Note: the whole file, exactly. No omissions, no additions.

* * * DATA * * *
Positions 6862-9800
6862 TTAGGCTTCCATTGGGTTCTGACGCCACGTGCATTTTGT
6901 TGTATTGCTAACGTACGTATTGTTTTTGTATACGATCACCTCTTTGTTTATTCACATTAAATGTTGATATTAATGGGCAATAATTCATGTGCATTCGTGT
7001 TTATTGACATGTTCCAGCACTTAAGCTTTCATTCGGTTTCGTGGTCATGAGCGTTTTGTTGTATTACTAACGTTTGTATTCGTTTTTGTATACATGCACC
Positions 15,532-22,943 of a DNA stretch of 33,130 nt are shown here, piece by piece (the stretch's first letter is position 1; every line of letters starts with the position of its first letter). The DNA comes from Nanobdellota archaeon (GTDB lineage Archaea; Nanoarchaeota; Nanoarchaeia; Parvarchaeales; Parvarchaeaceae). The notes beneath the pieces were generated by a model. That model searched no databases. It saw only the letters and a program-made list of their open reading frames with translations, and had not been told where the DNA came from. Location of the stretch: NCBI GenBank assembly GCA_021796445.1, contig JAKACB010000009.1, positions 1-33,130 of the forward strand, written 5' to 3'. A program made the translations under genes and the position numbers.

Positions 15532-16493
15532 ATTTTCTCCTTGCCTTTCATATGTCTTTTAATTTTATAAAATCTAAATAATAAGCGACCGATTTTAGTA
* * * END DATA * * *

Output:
Positions 6862-9800
6862 TTAGGCTTCCATTGGGTTCTGACGCCACGTGCATTTTGT
6901 TGTATTGCTAACGTACGTATTGTTTTTGTATACGATCACCTCTTTGTTTATTCACATTAAATGTTGATATTAATGGGCAATAATTCATGTGCATTCGTGT
7001 TTATTGACATGTTCCAGCACTTAAGCTTTCATTCGGTTTCGTGGTCATGAGCGTTTTGTTGTATTACTAACGTTTGTATTCGTTTTTGTATACATGCACC
Positions 15,532-22,943 of a DNA stretch of 33,130 nt are shown here, piece by piece (the stretch's first letter is position 1; every line of letters starts with the position of its first letter). The DNA comes from Nanobdellota archaeon (GTDB lineage Archaea; Nanoarchaeota; Nanoarchaeia; Parvarchaeales; Parvarchaeaceae). The notes beneath the pieces were generated by a model. That model searched no databases. It saw only the letters and a program-made list of their open reading frames with translations, and had not been told where the DNA came from. Location of the stretch: NCBI GenBank assembly GCA_021796445.1, contig JAKACB010000009.1, positions 1-33,130 of the forward strand, written 5' to 3'. A program made the translations under genes and the position numbers.

Positions 15532-16493
15532 ATTTTCTCCTTGCCTTTCATATGTCTTTTAATTTTATAAAATCTAAATAATAAGCGACCGATTTTAGTA